Why did we put the Yukon Party in power again, or did we really? I don’t think so. The majority of Yukon voters did not vote for the Yukon Party.
In this false majority representation system, they don’t govern with a real majority, but with arrogance and at that they seem to be very good. They use the word “consultation” and if they don’t like the outcome of any recommendations, they just dismiss everything and call for more balance, a word they don’t seem to understand at all.
Balance essentially means 50-50 or at least consensus in practical terms. When the recommendations of the Peel watershed commission came out, the Yukon Party MLAs dismissed these for not being balanced. They must have failed math class because even if we protect all of the Peel watershed Ã and we should Ã we still have a hell of a way to go to protect 50 per cent of the Yukon from heavy industrial development.
They are the ones with a hidden agenda. They are the ones who don’t want a moratorium on fracking and uranium mining Ã two industrial activities that should be totally banned from the Yukon for their brutally destructive effects on our ecosystems.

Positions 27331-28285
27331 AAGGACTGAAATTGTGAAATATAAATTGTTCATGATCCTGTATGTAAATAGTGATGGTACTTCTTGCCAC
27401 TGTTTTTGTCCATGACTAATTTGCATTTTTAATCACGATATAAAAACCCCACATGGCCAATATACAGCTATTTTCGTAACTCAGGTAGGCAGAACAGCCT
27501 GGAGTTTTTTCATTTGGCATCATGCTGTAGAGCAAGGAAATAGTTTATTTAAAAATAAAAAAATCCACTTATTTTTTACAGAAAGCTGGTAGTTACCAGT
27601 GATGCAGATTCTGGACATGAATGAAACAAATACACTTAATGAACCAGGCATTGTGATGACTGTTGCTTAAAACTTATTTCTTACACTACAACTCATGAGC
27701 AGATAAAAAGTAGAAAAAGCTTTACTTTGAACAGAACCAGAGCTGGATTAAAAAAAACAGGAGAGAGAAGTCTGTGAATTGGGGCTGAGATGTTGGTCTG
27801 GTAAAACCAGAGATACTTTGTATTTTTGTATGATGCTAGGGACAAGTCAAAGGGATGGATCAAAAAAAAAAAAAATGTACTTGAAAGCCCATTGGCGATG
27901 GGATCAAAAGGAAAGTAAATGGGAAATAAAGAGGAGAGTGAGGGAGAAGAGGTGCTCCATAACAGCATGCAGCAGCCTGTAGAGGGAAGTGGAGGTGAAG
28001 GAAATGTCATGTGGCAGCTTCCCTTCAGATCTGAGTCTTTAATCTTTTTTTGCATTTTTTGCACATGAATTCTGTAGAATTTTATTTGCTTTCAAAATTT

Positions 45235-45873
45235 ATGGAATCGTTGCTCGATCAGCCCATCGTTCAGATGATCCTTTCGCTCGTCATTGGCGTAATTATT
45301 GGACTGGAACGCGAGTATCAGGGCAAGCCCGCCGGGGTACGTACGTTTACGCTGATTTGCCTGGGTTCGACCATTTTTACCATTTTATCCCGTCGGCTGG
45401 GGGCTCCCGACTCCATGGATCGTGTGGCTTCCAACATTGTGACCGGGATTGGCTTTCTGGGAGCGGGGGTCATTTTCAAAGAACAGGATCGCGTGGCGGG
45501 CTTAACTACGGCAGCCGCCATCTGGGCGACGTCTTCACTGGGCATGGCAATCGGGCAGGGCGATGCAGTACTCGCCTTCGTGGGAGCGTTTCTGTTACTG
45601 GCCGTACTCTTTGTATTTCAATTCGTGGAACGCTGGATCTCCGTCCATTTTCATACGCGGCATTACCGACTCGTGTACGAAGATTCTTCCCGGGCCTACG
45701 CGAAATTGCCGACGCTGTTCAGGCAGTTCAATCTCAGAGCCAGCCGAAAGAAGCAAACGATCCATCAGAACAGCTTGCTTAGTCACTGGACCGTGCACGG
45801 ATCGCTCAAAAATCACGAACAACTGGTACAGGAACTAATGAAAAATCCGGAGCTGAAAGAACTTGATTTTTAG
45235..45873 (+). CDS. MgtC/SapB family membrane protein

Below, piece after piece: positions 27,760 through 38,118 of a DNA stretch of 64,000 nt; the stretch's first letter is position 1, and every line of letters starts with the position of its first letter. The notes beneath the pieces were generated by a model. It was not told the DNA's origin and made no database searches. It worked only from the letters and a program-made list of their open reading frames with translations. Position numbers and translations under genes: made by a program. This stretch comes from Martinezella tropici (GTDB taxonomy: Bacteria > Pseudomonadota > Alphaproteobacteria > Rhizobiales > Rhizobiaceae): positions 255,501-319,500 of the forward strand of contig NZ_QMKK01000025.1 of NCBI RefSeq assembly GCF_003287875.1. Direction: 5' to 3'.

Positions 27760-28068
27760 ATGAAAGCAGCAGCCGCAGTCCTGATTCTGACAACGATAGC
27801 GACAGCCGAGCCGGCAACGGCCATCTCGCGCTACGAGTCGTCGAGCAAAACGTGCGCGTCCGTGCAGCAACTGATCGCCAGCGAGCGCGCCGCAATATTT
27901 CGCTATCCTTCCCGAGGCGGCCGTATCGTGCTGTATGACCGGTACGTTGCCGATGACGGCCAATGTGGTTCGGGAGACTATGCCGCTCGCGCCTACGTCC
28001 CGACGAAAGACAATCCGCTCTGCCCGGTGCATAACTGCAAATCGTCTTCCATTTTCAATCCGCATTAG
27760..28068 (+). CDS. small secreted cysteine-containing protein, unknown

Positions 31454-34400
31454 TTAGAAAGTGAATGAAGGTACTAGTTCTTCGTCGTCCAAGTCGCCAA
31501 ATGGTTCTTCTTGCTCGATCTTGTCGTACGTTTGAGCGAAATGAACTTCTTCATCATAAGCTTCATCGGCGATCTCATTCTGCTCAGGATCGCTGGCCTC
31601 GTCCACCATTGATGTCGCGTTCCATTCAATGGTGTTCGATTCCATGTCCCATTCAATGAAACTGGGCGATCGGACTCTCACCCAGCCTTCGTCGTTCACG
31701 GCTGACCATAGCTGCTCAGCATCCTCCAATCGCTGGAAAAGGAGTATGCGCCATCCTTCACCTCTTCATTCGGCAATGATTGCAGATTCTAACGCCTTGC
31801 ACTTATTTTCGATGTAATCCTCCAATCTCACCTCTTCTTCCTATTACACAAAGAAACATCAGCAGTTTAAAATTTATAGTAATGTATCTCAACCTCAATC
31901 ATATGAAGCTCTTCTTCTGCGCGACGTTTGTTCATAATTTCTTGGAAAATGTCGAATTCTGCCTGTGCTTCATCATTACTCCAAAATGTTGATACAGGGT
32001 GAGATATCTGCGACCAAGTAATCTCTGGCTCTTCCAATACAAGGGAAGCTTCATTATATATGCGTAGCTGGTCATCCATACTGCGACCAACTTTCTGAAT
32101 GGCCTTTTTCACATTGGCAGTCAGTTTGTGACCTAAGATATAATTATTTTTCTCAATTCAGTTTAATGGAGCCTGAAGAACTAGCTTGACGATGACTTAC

We don’t want to study this fact any further. It’s a no-brainer because the impacts of these activities are clearly evident through ecological destruction in other jurisdictions. This is very well known and documented all over the world.
Do they want to make us believe that these substances and practices all of a sudden behave differently when they are mined or blasted open in the Yukon? They are the ones who actually say that health and environmental concerns are paramount for their government. This is one of the biggest hypocritical remarks I have heard in a long time and typical for the lip service provided by the Yukon Party.
They are also the ones who are trying to block attempts for a Yukon-wide land use plan, despite the fact that many Yukoners, especially First Nations and conservationists, repeatedly have called for land use planning.
Land use planning is a logical attempt and makes total sense because it would provide certainty for industry as well as conservation. It consequently would give some of our unique ecosystem structures in the Yukon a true chance to survive as wilderness areas while giving opportunities for industrial development in other parts of the Yukon.
The Yukon’s natural resources aren’t just commodities. They mean stability in the future and yet they are mostly exported with heavy foreign investment and interests driving exploration.
When do we start to connect the dots? We have to look seriously at the mistakes of the past and get back to some basic ecological principles if we want a truly sustainable future.